Six days before the Passover, Jesus came to Bethany, where Lazarus was, whom Jesus had raised from the dead. There they made him a supper; Martha served, and Lazarus was one of those at table with him. Mary took a pound of costly ointment of pure nard and anointed the feet of Jesus and wiped his feet with her hair; and the house was filled with the fragrance of the ointment. – John 12:1-3
John records that Jesus returned to Bethany, this time six days before the Passover – less than a week before Jesus would be crucified. As the Passover approaches in John’s Gospel, every detail takes on eternal significance, including that Jesus returns to the home of the very man he raised from death. John tells us that Lazarus was there and that Martha served, but the focus of this narrative is on sister Mary.
It was a customary expression of hospitality for a servant of the host to wash the feet of guests. A basin of water and a towel were commonly used to wash off dust and perhaps to soothe tired feet. Mary offered just such an act of hospitality, but her expression of hospitality was far more extravagant and intimate. First, it was not her servant who attended to this task. She took the role of a servant. Second, she did not use water but “a pound of costly ointment of pure nard.” Nard, sometimes called spikenard, nardin, or muskroot, was used in Jesus’ day as incense in such places as the Temple and was also as a sedative and medicinal herb. It was incredibly expensive, a pound costing as much as a year’s worth of wages. The fragrance is similar to muskoil, and a single drop could fill and entire room with its aroma.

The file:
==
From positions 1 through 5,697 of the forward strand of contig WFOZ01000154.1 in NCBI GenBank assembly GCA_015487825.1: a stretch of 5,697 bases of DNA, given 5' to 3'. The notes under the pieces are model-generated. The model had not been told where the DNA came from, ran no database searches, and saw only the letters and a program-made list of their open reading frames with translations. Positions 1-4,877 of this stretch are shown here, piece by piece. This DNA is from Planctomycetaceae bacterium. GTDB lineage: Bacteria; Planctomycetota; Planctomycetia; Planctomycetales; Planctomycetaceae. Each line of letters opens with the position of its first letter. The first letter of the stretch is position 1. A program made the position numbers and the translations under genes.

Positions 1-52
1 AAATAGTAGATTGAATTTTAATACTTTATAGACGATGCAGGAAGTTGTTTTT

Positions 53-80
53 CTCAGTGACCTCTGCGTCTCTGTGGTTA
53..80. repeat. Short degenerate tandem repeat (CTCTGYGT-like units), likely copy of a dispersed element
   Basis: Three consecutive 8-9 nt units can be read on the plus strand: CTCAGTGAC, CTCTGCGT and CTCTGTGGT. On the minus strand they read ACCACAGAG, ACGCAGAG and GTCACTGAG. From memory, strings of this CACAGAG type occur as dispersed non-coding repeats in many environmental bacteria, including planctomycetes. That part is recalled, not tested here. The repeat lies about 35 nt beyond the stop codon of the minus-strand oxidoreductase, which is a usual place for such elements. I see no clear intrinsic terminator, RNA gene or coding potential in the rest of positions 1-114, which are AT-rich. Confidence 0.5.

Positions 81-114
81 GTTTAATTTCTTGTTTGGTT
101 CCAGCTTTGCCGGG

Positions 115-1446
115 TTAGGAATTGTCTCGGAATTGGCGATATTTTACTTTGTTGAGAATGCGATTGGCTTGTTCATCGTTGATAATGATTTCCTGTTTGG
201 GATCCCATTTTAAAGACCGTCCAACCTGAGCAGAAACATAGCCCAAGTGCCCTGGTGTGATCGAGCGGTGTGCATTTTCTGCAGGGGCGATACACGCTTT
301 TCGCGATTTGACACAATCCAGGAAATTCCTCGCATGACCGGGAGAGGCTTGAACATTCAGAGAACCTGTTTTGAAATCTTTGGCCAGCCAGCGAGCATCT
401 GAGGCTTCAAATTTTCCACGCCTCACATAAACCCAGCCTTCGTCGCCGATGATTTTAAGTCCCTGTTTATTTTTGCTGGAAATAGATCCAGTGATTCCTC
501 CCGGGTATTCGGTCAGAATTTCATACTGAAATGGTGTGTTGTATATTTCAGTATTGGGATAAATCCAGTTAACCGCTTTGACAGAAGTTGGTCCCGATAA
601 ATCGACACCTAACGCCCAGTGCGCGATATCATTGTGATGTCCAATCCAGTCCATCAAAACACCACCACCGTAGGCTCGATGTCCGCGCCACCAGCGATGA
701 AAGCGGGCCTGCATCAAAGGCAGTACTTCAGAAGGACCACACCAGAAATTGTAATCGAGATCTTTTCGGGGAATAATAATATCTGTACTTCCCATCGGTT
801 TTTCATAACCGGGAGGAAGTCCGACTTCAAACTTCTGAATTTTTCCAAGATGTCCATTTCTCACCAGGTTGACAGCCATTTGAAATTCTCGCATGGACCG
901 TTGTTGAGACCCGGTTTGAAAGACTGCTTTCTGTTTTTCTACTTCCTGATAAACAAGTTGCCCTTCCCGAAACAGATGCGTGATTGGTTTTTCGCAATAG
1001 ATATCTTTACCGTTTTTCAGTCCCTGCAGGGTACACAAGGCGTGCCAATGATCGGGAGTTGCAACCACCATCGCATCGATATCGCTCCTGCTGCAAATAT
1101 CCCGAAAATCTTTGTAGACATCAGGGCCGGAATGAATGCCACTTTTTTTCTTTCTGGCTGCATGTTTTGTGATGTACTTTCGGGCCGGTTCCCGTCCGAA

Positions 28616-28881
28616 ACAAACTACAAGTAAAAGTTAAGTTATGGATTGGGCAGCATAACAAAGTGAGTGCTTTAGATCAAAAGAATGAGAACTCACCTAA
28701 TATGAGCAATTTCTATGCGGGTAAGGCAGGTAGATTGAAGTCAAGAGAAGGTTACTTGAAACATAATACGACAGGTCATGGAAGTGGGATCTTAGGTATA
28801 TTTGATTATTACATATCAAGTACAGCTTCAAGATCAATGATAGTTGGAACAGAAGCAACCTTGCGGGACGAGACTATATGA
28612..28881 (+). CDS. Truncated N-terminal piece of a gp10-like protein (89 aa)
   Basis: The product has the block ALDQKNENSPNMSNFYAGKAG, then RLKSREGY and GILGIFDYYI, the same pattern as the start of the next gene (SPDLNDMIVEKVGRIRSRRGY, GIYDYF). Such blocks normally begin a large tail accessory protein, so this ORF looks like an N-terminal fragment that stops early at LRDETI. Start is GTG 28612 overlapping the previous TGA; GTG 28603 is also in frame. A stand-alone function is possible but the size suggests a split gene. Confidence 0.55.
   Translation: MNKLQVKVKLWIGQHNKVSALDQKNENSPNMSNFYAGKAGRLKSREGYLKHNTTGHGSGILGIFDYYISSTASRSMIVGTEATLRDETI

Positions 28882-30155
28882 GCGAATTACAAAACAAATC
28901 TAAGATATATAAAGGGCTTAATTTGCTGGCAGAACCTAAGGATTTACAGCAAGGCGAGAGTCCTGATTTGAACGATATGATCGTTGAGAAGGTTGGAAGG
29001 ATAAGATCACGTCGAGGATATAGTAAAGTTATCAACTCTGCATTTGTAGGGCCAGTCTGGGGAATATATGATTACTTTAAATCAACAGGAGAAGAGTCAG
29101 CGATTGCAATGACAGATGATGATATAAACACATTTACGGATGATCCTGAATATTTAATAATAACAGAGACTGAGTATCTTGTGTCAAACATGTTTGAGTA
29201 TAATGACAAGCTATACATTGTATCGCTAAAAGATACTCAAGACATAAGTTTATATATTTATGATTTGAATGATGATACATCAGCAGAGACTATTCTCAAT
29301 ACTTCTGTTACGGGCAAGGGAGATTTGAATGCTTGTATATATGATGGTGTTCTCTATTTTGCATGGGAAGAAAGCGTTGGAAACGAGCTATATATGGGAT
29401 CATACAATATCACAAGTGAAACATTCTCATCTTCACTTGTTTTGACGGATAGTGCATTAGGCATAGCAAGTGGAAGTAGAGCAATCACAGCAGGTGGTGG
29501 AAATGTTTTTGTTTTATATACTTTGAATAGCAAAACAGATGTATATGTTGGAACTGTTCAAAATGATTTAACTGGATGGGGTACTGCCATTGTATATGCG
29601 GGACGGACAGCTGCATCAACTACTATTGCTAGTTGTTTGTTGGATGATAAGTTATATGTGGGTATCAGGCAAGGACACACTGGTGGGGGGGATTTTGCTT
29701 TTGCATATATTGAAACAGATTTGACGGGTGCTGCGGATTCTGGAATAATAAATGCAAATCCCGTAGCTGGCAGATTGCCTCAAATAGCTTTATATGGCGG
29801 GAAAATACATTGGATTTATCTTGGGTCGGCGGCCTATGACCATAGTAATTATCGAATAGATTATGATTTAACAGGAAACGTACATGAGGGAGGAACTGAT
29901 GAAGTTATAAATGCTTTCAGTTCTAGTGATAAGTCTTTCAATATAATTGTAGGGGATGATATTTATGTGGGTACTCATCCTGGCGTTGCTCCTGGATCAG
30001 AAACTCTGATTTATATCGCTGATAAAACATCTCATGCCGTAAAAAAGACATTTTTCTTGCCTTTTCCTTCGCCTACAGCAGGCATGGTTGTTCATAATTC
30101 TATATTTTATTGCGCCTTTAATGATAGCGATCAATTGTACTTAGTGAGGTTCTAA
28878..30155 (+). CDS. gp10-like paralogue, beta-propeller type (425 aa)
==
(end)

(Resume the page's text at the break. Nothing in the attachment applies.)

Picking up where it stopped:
John tells us that Mary took a pound of pure nard and anointed Jesus’ feet – an extreme act of hospitality and an extravagant expression of love. However, the act became even more extreme when she used her own hair to wipe his feet. Such intimacy is shocking even to us as we read of it 2,000 years later. We can only imagine the feelings of awkwardness of those who witnessed such an extreme, intimate, and extravagant gesture. Mary seemed to be little concerned with the thoughts and feelings of others. Her actions were motivated only by her deep affection for her Lord.
Mary’s extravagant offering marks the beginning of the passion narrative, the final events of Jesus’ life, as he journeys to the cross to make his own extravagant offering.
Lord Jesus, help me accept your extravagant love and share it through acts of service. Amen.
A Bible Study devotional blog by Gorman Houston